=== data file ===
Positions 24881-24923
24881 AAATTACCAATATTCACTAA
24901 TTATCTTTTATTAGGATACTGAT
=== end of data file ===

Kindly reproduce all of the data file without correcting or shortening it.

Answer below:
Positions 24881-24923
24881 AAATTACCAATATTCACTAA
24901 TTATCTTTTATTAGGATACTGAT